The Historical Background of the Myanmar Crisis
What Alfred North Whitehead was telling us about foresight and routine in relation to the modern world in 1933 that might be exemplified to Myanmar in 2016. Myanmar has a choice between routine and foresight. The military forces and part of the so called Buddhist monks belong to the routine camp. Some parts of the new government especially those who had been political prisoners under the military government belong to the foresight camp.
"Routine is the god of every social system; it is the seventh heaven of business, the essential component in the success of every factory, the ideal of every statesmen. The social machine should run like clockwork. Every crime should be followed by an arrest, every arrest by a judicial trial, every trial by a conviction, every conviction by a punishment, every punishment by a reformed character. Or, you can conceive an analogous routine concerning the making of a motor car, starting with the iron in the ore, and the coal in the mine, and ending with the car driving out of the factory and with the President of the Corporation signing the dividend warrants, and renewing his contracts with the mining Corporations. In such a routine everyone from the humblest miner to the august president is exactly trained for his special job. Every action of minor or president is the product of conditioned reflexes, according to current physiological phraseology. When the routine is perfect, understanding can be eliminated, except such minor flashes of intelligence as are required to deal with familiar accidents, such as flooded mine, a prolonged drought, or an epidemic of influenza. A system will be the product of intelligence. But when the adequate routine is established, intelligence vanishes, and the system is maintained by a coordination of conditioned reflexes. What is then required from the humans is receptivity of special training. No one, from President to miner, need understand the system as a whole. There will be no foresight, but there will be complete success in the maintenance of the routine. (...)
The two extremes of complete understanding and of complete routine are never realized in human society. But of the two, routine is more fundamental than understanding, that is to say, routine modified by minor flashes of short range intelligence. Indeed the notion of complete understanding controlling action is an ideal in the clouds, grotesquely at variance with practical life. But we have under our eyes countless examples of societies entirely dominated by thoroughgoing examples of routine" (like insect societies). (...)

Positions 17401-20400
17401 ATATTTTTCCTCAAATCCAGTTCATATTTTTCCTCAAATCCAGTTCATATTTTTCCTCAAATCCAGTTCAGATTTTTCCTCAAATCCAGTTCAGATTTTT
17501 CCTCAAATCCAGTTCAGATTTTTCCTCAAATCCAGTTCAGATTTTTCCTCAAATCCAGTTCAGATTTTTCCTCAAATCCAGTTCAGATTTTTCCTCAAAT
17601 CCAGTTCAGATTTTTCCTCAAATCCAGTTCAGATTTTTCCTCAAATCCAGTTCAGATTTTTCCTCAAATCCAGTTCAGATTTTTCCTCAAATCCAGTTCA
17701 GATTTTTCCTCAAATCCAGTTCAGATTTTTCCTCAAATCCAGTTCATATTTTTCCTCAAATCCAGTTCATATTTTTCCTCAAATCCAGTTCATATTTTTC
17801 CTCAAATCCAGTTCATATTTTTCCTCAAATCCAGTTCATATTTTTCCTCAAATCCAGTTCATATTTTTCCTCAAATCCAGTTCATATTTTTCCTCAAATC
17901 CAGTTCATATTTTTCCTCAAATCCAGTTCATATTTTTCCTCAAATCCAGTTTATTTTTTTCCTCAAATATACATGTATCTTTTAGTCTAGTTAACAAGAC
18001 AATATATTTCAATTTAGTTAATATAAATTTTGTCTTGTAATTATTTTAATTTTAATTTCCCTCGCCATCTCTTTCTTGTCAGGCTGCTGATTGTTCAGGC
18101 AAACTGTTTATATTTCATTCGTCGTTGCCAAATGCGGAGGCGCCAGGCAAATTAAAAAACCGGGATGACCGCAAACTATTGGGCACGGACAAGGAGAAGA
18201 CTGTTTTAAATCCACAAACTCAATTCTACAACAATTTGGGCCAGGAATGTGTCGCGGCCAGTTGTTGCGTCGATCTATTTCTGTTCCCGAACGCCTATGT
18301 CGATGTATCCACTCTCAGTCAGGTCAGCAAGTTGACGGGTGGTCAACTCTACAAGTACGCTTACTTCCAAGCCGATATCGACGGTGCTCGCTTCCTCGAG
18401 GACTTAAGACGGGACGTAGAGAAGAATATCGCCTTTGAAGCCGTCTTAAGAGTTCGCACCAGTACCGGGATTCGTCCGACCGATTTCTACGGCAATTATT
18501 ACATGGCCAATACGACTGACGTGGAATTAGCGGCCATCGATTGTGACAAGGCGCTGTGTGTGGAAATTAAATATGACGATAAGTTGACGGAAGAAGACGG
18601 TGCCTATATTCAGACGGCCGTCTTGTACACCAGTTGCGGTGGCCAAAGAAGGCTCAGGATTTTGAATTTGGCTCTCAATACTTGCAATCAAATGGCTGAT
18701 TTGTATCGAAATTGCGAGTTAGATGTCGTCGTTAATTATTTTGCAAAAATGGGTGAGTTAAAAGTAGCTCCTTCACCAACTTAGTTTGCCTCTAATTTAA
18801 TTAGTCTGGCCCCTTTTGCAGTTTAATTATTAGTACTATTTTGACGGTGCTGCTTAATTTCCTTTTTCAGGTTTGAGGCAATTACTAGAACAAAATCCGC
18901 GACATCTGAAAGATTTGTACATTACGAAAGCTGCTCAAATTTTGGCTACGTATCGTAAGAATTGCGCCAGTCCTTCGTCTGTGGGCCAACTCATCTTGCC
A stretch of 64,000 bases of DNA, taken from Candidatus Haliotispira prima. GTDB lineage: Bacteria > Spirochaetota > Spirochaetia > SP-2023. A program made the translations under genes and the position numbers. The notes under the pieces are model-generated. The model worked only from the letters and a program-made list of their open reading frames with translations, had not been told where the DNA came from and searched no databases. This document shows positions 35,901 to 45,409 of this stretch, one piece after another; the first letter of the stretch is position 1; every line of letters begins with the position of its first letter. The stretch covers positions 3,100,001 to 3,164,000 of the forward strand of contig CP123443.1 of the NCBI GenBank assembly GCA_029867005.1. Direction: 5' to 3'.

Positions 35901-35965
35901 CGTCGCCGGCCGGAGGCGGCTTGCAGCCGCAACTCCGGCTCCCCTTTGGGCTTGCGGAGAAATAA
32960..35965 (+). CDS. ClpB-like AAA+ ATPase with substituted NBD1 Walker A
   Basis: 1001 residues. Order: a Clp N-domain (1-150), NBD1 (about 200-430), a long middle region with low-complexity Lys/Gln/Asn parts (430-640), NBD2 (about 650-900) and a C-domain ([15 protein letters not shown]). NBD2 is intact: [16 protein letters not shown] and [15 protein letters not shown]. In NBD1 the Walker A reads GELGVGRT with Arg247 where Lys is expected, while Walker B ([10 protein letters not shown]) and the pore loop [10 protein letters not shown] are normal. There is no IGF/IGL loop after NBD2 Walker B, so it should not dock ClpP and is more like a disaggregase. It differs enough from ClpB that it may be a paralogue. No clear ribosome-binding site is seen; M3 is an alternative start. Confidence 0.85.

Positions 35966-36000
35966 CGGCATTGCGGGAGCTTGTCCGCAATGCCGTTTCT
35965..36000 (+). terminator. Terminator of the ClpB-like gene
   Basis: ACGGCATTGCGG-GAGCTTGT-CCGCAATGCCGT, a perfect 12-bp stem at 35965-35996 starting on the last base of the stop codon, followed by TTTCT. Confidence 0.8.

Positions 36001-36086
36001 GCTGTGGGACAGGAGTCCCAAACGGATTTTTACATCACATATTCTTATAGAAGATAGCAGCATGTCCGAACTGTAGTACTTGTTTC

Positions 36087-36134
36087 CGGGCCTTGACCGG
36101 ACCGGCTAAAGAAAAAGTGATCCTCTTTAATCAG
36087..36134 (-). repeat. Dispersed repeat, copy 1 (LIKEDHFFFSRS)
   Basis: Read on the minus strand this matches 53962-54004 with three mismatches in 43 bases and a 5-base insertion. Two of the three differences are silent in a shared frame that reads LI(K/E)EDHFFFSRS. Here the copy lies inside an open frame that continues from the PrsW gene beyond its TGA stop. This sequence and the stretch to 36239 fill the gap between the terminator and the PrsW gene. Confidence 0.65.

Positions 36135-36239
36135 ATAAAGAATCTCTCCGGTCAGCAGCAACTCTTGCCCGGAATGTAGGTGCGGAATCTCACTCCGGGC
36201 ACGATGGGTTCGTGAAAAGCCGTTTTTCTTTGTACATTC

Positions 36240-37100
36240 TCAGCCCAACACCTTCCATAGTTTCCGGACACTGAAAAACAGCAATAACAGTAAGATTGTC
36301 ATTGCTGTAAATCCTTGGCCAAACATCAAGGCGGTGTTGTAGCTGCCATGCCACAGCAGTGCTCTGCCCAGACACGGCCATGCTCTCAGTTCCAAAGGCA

But these insect societies have one great characteristic in common. They are not progressive. It is exactly this characteristic that discriminates communities of mankind from communities of insects. Further, this great fact of progressiveness, be it from worse to better, or from better to worse, has become of greater and greater importance in Western civilization as welcome to modern times. (...)
It is now time to give some illustrations of assertions already made. Consider our main conclusion that our traditional doctrines of sociology, of political philosophy, of the practical conduct of large business, and of political economy are largely warped and vitiated by the implicit assumption of a stable unchanging social system. (...)
In the present age, the element of novelty which life affords is too prominent to be omitted from our calculation.(...)
But we are faced with a fluid, shifting situation in the immediate future.
Rigid maxims, a rule-of-thumb routine, and caste-iron particular doctrines will spell ruin (...).
I will conclude this chapter by a sketch of the Business Mind of the future. In the first place it is fundamental that there be a power of conforming to routine, of supervising routine, of constructing routine, and of understanding routine both as to ist internal structure and as to ist external purposes. Such a power is the bedrock of all practical efficiency. But for the production of the requisite Foresight, something more is wanted. This extra endowment can only be described as a philosophic power of understanding the complex flux of the varieties of human societies: for instance, the habits of noting varieties of demands on life, of serious purposes, of frivolous amusements. Such instinctive grasp of the relevant features of social currents is of supreme impotence. (...)
Mankind is now in one of ist rare moods of shifting ist outlook. The mere compulsion of tradition has lost ist force. It is our business - philosophers, students, and practical men - to re-create and reenact a vision of the world, including those elements of reverence and order without which society lapses into riot, and penetrated through and through with unflinching rationality."
[Alfred North Whitehead, Adventures of Ideas, First Free Press, New York 1967, pages 87-99]